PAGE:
Standard Digital Code
graphers Crack Cell Phone Code
Given the state of the security of other cellular phone systems, I wasn't terribly, terribly surprised.
Ian Goldberg, student
The Associated Press
B E R K E L E Y, Calif., April 14
It was a challenge a trio of computer
students and professionals could not resist: proving
"tamperproof" digital cellular phones are actually vulnerable.
After about six hours of work, two graduate students at the
University of California at Berkeley and a computer cryptologist
were able to "clone" the phone, allowing them to make
unauthorized calls from another phone.
"Given the state of the security of other cellular phone
systems, I wasn't terribly, terribly surprised," said Ian
Goldberg, one of the students. The three looked at the project as a
USA Today reported the breakthrough on Monday.
Still, the amount of time and effort it took to clone the codes
makes the digital phone security much more difficult to circumvent
than analog cellular phones, which in comparison are easily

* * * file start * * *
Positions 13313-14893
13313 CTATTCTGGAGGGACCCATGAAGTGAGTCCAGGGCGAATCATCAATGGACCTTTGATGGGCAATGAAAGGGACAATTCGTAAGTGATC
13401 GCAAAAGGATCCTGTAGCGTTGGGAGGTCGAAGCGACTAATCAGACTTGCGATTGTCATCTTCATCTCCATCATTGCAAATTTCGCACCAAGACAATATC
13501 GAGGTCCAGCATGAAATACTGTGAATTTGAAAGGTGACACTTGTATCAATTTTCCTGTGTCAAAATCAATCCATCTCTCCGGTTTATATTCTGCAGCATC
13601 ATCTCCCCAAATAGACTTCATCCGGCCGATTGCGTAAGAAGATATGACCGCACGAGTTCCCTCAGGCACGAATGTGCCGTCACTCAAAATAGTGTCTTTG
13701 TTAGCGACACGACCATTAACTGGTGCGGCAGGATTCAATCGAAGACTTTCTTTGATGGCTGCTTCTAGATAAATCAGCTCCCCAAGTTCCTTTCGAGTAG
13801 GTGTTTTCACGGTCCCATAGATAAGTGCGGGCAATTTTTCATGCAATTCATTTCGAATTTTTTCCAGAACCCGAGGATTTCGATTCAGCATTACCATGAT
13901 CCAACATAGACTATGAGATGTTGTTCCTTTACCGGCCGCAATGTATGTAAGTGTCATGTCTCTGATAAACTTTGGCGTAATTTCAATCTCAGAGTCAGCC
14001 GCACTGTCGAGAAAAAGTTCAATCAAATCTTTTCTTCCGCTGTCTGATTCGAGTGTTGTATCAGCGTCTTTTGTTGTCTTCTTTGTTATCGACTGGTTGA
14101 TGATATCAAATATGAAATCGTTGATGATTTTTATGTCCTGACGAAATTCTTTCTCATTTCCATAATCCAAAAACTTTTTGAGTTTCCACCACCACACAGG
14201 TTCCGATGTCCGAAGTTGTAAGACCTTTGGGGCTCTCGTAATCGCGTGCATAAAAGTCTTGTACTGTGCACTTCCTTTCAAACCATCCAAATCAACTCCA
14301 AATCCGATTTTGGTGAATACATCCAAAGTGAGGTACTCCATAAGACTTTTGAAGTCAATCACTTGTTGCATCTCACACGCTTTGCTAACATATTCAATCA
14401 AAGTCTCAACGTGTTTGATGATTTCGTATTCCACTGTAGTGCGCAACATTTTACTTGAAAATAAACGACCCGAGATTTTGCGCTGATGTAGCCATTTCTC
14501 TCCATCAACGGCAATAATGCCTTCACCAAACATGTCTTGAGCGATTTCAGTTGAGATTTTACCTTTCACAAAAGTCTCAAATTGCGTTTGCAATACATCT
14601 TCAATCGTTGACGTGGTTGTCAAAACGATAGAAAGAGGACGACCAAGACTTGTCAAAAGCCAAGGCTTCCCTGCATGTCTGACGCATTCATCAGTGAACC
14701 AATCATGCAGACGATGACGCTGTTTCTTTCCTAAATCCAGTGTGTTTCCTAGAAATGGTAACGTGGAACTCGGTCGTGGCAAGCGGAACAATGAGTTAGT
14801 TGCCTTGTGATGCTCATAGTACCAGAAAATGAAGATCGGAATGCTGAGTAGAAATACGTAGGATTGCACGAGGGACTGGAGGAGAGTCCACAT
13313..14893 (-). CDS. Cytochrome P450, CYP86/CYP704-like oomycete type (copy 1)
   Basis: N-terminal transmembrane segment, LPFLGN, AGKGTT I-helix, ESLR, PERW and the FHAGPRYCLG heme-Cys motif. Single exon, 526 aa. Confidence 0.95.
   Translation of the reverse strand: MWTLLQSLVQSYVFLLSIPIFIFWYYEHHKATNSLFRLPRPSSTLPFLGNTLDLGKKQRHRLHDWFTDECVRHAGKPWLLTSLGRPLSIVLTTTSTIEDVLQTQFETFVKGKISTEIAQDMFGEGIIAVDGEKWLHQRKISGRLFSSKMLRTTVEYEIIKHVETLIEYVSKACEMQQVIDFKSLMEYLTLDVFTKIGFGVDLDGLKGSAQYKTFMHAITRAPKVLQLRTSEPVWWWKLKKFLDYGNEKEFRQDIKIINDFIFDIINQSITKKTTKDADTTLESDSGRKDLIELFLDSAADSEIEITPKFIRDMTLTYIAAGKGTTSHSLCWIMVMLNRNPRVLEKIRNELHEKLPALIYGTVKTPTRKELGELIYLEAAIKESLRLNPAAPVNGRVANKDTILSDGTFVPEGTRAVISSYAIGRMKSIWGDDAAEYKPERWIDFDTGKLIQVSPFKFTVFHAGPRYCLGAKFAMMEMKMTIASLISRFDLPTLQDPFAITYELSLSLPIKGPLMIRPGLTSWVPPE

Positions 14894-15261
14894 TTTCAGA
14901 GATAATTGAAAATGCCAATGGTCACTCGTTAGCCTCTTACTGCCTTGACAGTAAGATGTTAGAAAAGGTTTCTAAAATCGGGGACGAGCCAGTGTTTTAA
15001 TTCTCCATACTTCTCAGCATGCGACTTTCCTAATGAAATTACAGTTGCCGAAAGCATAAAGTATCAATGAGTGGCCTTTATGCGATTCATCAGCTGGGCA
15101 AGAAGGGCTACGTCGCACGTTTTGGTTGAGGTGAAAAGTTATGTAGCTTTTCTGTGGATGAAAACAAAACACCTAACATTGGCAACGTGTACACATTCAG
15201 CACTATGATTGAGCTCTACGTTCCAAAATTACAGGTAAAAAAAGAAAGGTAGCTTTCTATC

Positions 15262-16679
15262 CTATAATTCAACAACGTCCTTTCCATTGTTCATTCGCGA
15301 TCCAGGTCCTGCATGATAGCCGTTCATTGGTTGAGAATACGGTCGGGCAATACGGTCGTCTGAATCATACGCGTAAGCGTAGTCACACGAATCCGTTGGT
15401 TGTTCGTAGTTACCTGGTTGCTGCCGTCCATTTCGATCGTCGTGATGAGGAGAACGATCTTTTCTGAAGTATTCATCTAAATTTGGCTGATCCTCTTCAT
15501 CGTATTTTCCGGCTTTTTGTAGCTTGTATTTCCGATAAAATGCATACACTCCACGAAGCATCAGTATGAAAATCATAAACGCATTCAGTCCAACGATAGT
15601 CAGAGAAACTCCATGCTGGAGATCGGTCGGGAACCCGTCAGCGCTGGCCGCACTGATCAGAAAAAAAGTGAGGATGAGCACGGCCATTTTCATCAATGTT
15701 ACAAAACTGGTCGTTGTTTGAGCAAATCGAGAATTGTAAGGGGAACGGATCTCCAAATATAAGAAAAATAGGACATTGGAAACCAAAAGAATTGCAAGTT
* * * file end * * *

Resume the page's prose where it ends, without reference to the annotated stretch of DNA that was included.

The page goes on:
GSM Standard Cracked
The three cracked the codes guarding a Global System for Mobile
Communications, or GSM, phone. The GSM digital standard is the most
widely used in the world, with more than 79 million phones in use.
Overcoming the security also revealed a hint that the code may
have been intentionally weakened during its design to allow
government agencies the ability to eavesdrop on telephone
conversations, The New York Times reported today.
Marc Briceno of Smartcard Developers Association, who worked
with Goldberg and student David Wagner, said the weakened code
would let powerful computers available to intelligence agencies
decode a voice conversation relatively quickly.
"I can't think of any other reason for what they did," Briceno
For years, the computer industry has been rife with rumors about
government intrusion or intimidation. Little evidence has ever
emerged to support such speculation, the Times reported, but the
origins of the GSM system are hazy.
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